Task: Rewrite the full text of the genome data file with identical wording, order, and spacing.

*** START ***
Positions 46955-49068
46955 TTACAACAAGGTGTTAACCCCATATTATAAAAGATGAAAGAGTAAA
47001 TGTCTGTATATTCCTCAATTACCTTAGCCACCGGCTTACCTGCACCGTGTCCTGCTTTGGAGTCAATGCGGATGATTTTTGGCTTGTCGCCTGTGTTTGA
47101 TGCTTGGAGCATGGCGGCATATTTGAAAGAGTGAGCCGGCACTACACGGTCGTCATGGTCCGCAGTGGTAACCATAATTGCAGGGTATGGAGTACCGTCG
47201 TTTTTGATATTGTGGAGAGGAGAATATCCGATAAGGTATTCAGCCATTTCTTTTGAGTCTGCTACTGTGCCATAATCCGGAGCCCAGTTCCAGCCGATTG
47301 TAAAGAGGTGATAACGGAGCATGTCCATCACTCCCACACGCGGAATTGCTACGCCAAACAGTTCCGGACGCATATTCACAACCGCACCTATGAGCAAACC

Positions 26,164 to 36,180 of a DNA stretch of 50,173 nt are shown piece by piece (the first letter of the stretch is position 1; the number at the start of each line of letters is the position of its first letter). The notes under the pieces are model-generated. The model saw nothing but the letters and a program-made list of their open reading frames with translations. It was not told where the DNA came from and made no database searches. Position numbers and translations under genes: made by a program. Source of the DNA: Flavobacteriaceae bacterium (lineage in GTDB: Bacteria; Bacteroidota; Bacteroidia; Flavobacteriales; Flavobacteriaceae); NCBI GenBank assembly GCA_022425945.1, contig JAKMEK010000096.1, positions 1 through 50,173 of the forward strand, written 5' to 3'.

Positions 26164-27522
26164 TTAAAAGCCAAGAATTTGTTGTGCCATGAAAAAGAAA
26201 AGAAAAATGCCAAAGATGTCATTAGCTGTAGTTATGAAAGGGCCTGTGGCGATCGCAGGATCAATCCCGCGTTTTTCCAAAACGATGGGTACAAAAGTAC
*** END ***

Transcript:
Positions 46955-49068
46955 TTACAACAAGGTGTTAACCCCATATTATAAAAGATGAAAGAGTAAA
47001 TGTCTGTATATTCCTCAATTACCTTAGCCACCGGCTTACCTGCACCGTGTCCTGCTTTGGAGTCAATGCGGATGATTTTTGGCTTGTCGCCTGTGTTTGA
47101 TGCTTGGAGCATGGCGGCATATTTGAAAGAGTGAGCCGGCACTACACGGTCGTCATGGTCCGCAGTGGTAACCATAATTGCAGGGTATGGAGTACCGTCG
47201 TTTTTGATATTGTGGAGAGGAGAATATCCGATAAGGTATTCAGCCATTTCTTTTGAGTCTGCTACTGTGCCATAATCCGGAGCCCAGTTCCAGCCGATTG
47301 TAAAGAGGTGATAACGGAGCATGTCCATCACTCCCACACGCGGAATTGCTACGCCAAACAGTTCCGGACGCATATTCACAACCGCACCTATGAGCAAACC

Positions 26,164 to 36,180 of a DNA stretch of 50,173 nt are shown piece by piece (the first letter of the stretch is position 1; the number at the start of each line of letters is the position of its first letter). The notes under the pieces are model-generated. The model saw nothing but the letters and a program-made list of their open reading frames with translations. It was not told where the DNA came from and made no database searches. Position numbers and translations under genes: made by a program. Source of the DNA: Flavobacteriaceae bacterium (lineage in GTDB: Bacteria; Bacteroidota; Bacteroidia; Flavobacteriales; Flavobacteriaceae); NCBI GenBank assembly GCA_022425945.1, contig JAKMEK010000096.1, positions 1 through 50,173 of the forward strand, written 5' to 3'.

Positions 26164-27522
26164 TTAAAAGCCAAGAATTTGTTGTGCCATGAAAAAGAAA
26201 AGAAAAATGCCAAAGATGTCATTAGCTGTAGTTATGAAAGGGCCTGTGGCGATCGCAGGATCAATCCCGCGTTTTTCCAAAACGATGGGTACAAAAGTAC